The HPRP participants or their insurers pay for evaluation, treatment, drug testing and other services. Many service providers accept a reduced payment, a sliding scale, or a delayed payment plan for certain services. The HPRP provides referrals, works with the participants to develop appropriate recovery monitoring agreements and provides monitoring of the participant at no cost to the health professional.

What are the benefits of HPRP?

It is the philosophy of the HPRP that substance use and mental illness disorders are treatable conditions. By providing health professionals an opportunity to enter into treatment and to recover from their diseases early in the disease process, the HPRP can serve to minimize negative impacts on licensees/registrants, patients and their families and friends.

The HPRP is a confidential program. Once licensees/registrants or applicants are accepted into the HPRP, their participation and records are not subject to subpoena or the Freedom of Information Act.

What professions are covered by HPRP?

Michigan's Health Professional Recovery Program is unique because it includes so many professions. Under the legislation, members of these occupations may take advantage of the HPRP:

  • Acupuncturist
  • Allopathic Physician (MD)
  • Athletic Trainer
  • Audiologist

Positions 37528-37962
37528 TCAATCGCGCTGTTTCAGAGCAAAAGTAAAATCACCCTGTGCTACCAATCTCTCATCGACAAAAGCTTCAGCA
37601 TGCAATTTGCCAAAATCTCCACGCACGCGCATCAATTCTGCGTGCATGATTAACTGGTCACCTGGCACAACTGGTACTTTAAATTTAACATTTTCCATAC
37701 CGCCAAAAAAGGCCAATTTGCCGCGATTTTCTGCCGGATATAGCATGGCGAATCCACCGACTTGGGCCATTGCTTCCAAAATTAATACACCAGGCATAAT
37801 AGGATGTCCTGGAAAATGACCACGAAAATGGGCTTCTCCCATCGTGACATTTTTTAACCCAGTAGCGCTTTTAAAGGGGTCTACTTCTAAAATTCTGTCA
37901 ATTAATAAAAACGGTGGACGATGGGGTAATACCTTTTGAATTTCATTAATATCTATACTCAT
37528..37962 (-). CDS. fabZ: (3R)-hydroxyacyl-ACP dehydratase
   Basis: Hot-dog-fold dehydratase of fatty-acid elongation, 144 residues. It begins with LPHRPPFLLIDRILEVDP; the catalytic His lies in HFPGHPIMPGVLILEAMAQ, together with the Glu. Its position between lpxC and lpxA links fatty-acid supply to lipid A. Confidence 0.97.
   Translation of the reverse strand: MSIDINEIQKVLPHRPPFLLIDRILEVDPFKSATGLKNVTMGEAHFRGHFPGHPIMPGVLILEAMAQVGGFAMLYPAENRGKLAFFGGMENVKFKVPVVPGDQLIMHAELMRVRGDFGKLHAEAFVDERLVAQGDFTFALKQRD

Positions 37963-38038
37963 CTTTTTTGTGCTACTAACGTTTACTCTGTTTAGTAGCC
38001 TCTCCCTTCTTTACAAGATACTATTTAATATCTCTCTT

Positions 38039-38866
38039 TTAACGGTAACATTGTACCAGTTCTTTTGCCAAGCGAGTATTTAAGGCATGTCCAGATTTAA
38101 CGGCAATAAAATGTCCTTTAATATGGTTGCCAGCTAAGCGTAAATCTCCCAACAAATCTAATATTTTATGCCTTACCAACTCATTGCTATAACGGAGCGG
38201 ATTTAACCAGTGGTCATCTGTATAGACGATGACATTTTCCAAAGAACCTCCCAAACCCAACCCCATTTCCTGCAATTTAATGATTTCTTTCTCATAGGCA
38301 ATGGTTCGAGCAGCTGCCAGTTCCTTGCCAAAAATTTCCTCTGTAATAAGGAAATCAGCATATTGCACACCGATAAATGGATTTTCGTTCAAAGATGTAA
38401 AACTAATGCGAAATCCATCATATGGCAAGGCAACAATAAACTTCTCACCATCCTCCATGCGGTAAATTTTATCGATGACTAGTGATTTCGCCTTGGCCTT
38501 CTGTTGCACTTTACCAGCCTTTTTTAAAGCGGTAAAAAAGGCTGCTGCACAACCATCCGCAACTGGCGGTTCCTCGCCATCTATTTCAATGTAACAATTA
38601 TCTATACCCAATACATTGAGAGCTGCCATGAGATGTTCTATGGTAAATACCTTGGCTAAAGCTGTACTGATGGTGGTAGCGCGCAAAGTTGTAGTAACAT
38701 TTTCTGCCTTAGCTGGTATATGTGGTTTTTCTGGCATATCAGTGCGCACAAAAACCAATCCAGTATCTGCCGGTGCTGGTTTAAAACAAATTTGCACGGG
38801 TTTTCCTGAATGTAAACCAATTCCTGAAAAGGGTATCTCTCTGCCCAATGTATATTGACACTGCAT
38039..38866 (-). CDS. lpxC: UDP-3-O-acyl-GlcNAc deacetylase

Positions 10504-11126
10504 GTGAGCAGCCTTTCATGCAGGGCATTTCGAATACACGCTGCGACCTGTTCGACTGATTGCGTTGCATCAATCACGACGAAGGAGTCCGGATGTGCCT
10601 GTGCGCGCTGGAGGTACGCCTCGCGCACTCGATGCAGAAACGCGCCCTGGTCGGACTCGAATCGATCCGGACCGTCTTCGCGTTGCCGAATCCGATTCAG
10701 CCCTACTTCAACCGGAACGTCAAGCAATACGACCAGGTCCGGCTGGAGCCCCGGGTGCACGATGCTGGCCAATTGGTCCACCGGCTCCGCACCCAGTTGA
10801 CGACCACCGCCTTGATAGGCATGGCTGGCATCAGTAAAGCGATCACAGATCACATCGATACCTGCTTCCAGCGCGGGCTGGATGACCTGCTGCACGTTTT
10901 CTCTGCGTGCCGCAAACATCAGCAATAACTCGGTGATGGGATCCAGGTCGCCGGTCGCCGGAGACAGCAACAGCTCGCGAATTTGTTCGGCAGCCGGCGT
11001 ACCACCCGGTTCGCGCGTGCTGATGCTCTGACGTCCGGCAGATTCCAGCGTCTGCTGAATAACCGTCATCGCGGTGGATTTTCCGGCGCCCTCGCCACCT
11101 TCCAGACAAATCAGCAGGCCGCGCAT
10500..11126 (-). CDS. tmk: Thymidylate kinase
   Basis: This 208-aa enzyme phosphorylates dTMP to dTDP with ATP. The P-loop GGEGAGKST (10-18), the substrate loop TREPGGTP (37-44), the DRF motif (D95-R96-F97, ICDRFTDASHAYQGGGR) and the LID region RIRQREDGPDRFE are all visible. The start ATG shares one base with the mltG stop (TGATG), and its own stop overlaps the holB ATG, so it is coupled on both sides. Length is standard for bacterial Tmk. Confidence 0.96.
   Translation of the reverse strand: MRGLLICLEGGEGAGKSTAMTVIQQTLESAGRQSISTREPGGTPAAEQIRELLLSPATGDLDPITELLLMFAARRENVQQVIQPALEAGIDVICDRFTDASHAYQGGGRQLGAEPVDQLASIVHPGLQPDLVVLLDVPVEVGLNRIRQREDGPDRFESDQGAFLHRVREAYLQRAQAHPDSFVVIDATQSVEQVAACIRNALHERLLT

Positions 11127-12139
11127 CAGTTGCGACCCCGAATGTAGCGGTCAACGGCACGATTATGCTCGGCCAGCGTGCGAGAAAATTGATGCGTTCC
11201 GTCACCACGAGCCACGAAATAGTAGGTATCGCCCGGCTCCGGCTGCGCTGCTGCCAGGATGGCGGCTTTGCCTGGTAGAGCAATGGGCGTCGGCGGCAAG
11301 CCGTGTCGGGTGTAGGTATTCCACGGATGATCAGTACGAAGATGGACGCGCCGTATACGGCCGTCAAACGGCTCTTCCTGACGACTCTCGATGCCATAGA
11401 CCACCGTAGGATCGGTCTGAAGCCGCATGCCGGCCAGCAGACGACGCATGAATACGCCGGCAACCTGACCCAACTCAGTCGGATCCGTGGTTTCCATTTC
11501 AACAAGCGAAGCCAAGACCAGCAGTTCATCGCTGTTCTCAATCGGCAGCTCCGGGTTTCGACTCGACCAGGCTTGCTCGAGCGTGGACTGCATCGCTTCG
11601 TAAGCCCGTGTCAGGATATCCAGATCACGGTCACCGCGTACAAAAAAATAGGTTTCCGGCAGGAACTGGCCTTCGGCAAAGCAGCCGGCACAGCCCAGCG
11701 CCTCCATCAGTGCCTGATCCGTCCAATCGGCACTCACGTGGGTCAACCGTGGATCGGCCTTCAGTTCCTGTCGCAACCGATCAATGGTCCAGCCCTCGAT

• Chiropractor
  • Dentist, Registered Dental Hygienist and Registered Dental Assistant
  • Marriage & Family Therapist
  • Nursing Home Administrator
  • Occupational Therapist and Occupational Therapy Assistant
  • Optometrist
  • Osteopathic Physician & Surgeon (DO)
  • Pharmacist
  • Physical Therapist and Physical Therapist Assistant
  • Physician's Assistant
  • Podiatric Physician
  • Professional Counselor
  • Psychologist
  • Registered Nurse and Licensed Practical Nurse
  • Registered Sanitarian
  • Respiratory Therapist
  • Social Worker and Social Service Technician
  • Speech-Language Pathologist
  • Veterinarian and Veterinary Technician
  • What are the signs or symptoms of impairment?

    The following are typical symptoms which are exhibited by someone who may be impaired:

    • Work Habits: Misses work or frequently is tardy because of illness or oversleeping; doesn't keep scheduled appointments; submits reports or assignments late; has an unacceptable error rate.
    • Emotions: Has become more irritable, defensive, jealous, easily angered, depressed, or moody and these behaviors affect work and relationships at work; more withdrawn socially or professionally.
    • Personal Care: Personal hygiene is deteriorating.
    • Observations: Smells of alcohol or appears to need drugs or alcohol to "jumpstart" their day; is observed taking drugs or exhibits inappropriate behavior with patients.
    • Defensive Behaviors: Becomes angry when someone else mentions their drinking, use of drugs or emotional instability; frequently expresses guilt about use of alcohol or drugs.
    • Behavioral Consequences: Continues to use drugs or alcohol or exhibit inappropriate behavior in spite of continuing negative personal, professional, family or financial consequences.


    Under Section 333.16223 of the Public Health Code, licensed/registered health professionals are required to make good faith reports of suspected violations of the Public Health Code to the Enforcement Division within the Bureau of Health Care Services in the Department of Licensing and Regulatory Affairs. However, for purposes of substance abuse or mental illness, a report to the HPRP meets the legal reporting requirement. If you suspect impairment, please call the HPRP at: